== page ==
It is suffice to note that this Section provides undue advantage to privileged class more so this is against the Injunction of Islam as such this Section has to be deleted at once.

(14) Section 5 of the Ordinance deals with agreement between Landlord and Tenant. There are two conditions which are imposed in this Section which are as under:-

(i)The agreement between the Landlord and tenant shall be in writing.

(ii) The Agreement should be registered or if such agreement not compulsory register able in any law, it shall be attested by the Rent Controller of the area within whose jurisdiction such premises/property is situated or any Civil Judge or First Class Magistrate.

(15) In this regard for convenience of the readers I desire to explain Registration Act 1908, has made certain documents which has to be registered compulsorily inter alia under Section 17 (d) of the Registration Act 1908, lease of immovable property from year to year; or for any term exceeding one year, or reserving a yearly rent has to be registered. A bare reading of the Act will reveal that it came into force about hundred years ago. The circumstances hundred years ago were definitely different in comparison to the prevailing circumstances.

But the Registration Act has not amended and people are bound to act upon the hundred years old law, which is ridiculous and on Unremdial problem.

(16) Section 6 of the Ordinance deals with Tenure of Tenancy.

No tenancy shall, at a time be valid beyond such period as the landlord and tenant, have, by mutual agreement, fixed before or after the commencement of the tenancy.

(17) No doubt this Section has made it clear that a tenant will not and can not remain in possession in the rented premises after expiration of the Tenancy Agreement. But practically there is no benefit of this Section because after expiration of the Tenancy Agreement the Tenant becomes the Statutory Tenant and can remain in possession of the rented premises without execution of any fresh Agreement of tenancy.

(18) Section 7 of the Ordinance deals with Rent of the rented premises. A landlord can not ask/charge any amount other then fixed/decided as rent. No landlord shall charge or receive rent, in respect of any premises, at the rate higher than that mutually agreed upon by the parties (Landlord & Tenant).

(19) This Section does not normally allow the landlord to compel the tenant for paying higher rent of the rented premises other than that agreed upon in the Rent agreement. If he does so it would be in sheer contravention of the terms and conditions of the agreement.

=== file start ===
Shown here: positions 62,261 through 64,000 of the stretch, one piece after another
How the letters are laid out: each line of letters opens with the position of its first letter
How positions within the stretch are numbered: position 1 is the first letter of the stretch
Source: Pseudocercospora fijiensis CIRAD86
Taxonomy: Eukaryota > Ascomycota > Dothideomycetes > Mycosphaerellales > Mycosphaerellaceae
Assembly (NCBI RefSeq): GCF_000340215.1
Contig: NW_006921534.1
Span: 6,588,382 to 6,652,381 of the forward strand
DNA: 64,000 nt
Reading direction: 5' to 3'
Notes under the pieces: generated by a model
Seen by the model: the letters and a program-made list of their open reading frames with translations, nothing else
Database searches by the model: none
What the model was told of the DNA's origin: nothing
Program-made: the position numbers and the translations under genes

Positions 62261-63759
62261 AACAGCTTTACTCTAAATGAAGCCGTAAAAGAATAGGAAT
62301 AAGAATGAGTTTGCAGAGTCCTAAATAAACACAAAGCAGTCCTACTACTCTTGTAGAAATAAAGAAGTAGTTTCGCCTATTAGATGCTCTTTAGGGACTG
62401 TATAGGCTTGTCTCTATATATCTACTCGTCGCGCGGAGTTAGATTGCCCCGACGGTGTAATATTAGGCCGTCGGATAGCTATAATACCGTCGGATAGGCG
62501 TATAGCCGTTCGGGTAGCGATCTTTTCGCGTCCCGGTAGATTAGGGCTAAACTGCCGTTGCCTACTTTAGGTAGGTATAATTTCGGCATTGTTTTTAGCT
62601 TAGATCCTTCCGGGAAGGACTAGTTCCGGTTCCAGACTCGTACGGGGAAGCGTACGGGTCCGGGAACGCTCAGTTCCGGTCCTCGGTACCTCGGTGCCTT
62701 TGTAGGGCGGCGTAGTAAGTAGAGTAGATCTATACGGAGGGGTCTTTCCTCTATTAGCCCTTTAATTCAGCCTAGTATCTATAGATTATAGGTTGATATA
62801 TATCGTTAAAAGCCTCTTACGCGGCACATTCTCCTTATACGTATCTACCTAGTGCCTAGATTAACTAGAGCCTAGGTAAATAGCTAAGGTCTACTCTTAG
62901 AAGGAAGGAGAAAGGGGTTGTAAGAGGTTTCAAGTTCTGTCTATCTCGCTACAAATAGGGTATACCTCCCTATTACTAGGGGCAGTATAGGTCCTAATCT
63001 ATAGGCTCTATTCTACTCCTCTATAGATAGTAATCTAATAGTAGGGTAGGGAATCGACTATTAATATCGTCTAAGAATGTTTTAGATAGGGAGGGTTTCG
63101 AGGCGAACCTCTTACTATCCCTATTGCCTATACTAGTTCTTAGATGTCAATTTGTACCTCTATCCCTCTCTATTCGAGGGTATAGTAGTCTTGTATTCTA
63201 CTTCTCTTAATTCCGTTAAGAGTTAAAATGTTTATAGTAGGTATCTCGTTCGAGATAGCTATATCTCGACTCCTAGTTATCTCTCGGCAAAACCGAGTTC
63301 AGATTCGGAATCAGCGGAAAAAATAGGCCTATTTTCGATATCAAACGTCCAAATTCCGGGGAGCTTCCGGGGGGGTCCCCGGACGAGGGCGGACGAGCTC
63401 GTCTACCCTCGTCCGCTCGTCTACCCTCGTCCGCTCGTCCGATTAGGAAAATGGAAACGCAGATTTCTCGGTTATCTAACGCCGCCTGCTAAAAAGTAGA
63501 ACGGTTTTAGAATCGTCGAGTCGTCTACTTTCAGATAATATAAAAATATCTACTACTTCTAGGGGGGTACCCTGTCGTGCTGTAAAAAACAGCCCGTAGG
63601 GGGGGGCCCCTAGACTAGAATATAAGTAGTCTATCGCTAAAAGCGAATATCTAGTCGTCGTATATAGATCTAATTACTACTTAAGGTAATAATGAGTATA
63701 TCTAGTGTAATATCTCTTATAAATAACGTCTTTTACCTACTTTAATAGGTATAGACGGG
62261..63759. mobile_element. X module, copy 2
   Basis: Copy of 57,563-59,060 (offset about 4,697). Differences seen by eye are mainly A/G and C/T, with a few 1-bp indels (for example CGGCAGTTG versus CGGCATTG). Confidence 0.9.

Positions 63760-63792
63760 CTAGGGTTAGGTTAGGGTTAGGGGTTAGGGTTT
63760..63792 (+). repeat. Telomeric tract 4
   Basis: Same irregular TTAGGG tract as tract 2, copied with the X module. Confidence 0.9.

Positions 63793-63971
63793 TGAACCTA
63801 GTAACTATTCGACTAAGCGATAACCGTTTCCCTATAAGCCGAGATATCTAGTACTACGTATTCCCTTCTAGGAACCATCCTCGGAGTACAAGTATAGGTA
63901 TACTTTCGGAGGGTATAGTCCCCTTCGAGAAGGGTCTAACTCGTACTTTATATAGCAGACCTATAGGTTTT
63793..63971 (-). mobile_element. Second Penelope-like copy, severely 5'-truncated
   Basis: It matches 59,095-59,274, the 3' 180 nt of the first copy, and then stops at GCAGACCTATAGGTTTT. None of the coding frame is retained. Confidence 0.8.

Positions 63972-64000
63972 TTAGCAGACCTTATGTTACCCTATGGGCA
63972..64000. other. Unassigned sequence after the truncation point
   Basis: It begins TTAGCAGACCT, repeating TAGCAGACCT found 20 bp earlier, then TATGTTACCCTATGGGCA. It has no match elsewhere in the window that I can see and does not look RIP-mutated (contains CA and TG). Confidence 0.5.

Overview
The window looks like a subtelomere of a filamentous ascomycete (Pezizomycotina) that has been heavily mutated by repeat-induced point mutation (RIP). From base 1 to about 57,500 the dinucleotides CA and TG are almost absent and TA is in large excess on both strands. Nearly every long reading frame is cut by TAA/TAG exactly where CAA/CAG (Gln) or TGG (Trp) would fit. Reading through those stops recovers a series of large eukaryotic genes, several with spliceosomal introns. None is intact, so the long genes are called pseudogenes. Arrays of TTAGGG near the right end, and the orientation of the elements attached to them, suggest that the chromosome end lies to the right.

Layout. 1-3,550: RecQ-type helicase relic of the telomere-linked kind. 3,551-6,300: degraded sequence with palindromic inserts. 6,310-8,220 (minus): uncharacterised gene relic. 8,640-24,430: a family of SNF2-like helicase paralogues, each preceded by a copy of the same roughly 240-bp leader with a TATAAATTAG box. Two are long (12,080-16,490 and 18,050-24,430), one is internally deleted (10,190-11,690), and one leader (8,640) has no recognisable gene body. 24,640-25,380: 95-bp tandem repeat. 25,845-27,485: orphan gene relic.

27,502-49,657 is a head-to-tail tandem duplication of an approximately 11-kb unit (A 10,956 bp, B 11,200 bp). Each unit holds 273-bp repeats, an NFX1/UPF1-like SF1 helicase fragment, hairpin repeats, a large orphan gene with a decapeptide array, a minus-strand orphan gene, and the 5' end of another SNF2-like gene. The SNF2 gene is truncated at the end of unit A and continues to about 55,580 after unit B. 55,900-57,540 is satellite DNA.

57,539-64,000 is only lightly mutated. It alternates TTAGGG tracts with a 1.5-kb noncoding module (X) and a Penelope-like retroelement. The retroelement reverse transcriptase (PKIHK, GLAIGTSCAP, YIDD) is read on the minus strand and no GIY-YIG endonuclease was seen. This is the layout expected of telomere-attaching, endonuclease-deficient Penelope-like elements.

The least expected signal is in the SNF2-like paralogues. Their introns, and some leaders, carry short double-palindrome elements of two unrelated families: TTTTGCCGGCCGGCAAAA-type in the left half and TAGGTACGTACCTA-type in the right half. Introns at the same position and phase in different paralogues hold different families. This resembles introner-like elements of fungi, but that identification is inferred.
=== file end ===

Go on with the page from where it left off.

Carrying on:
(20) However, their, is restriction under Section 7 of the Ordinance for asking/charging any amount other then fixed rent by the Landlord. But there are many ways for extorting money from the tenant such as maintenance charges, repairing charge for water pumping machine etc.

(21) Section 10 of the Ordinance deals with payment of Rent.

The rent shall, in the absence of any date fixed in this behalf by mutual agreement between the landlord and tenant, be paid not later than the 10th of the month ext following the month for which it is due.

(22) The rent shall, as far as may, be, be paid to the landlord, who shall acknowledge receipt thereof in writing.

(23) Where the land lord has refused or avoided to accept the rent, it may be sent to him by postal money order or be deposited with the Controller within whose jurisdiction the premises if situated. (The Controller mans Rent Controller who is of the Status of a Senior Civil Judge/First Class Civil Judge)

(24) The written acknowledgment postal money order receipt or receipt of the Controller, as the case many best shall be produced and accepted in proof of the payment of the rent.

(25) A bard reading of the above Section will reveal that the tenant is bound to pay the agreed rent to the landlord on or before 10th of succeeding month and the landlord is bound to issue a proper receipt the tenant.

To be continued …  Source: The News, 12/10/2008

[lastupdated]

Mohammad AbdulRahim

  11 Responses to “Pakistan Rent Laws-PART – I”

  1. As far as I know, it can be for longer period of time but landlords preffer to have the contract for 11 months because is in favour of the owner but I do not know the much about it and can not give reasons.

  2. pls.send me complete “The Sindh Rented Premises Ordinance 2001″

  3. Sir.i want to know when an ex-parte judgement and decree passed in rent case for ejectment, when we can file execution. is the court order to file execution after 3 month ?

  4. Khawaja sahib
    I am not sure but I think the information you are looking for, is here;
    http://www.sindh.gov.pk/dpt/Excise%20&%20Taxation/Sindh%202.pdf

  5. A lot has been said about rent control in Pakistan, but sadly nothing has been done about it as yet. A terrible example of this is that after the earthquake of October 8th, 2005, a large number of NGO’s came out to Abbottabad and begun to rent houses as their offices and residences for their officers, and since they with large amounts of foreign money in the form of blank checks to pay, the landlords here at Abbottabad begun to ask for a house which was no more than Rs 5000 or 6000, figures of from 30000 to 90000 and since these NGO’s did not care about what they were paying, caused to raise the rents to the sky. And due to the pressures these landlords have been putting on ordinary tennants, the rents in an area where there is not much enterprise and unemployment is on a constant rise, has set rents out of control, and just no body is coming up to remind these landlords that foreign financing is over. Most landlords still expect to receive the same kind of rent. I wish to know is there any mechanisms to control the rent which is heavily burdening ordinary tennants, and further ending any chances of these tennants purchasing their own properties, and is there any chance that these rents could be brought to their original levels in an area where unemployment and poor state of enterprise is a terrifying problem.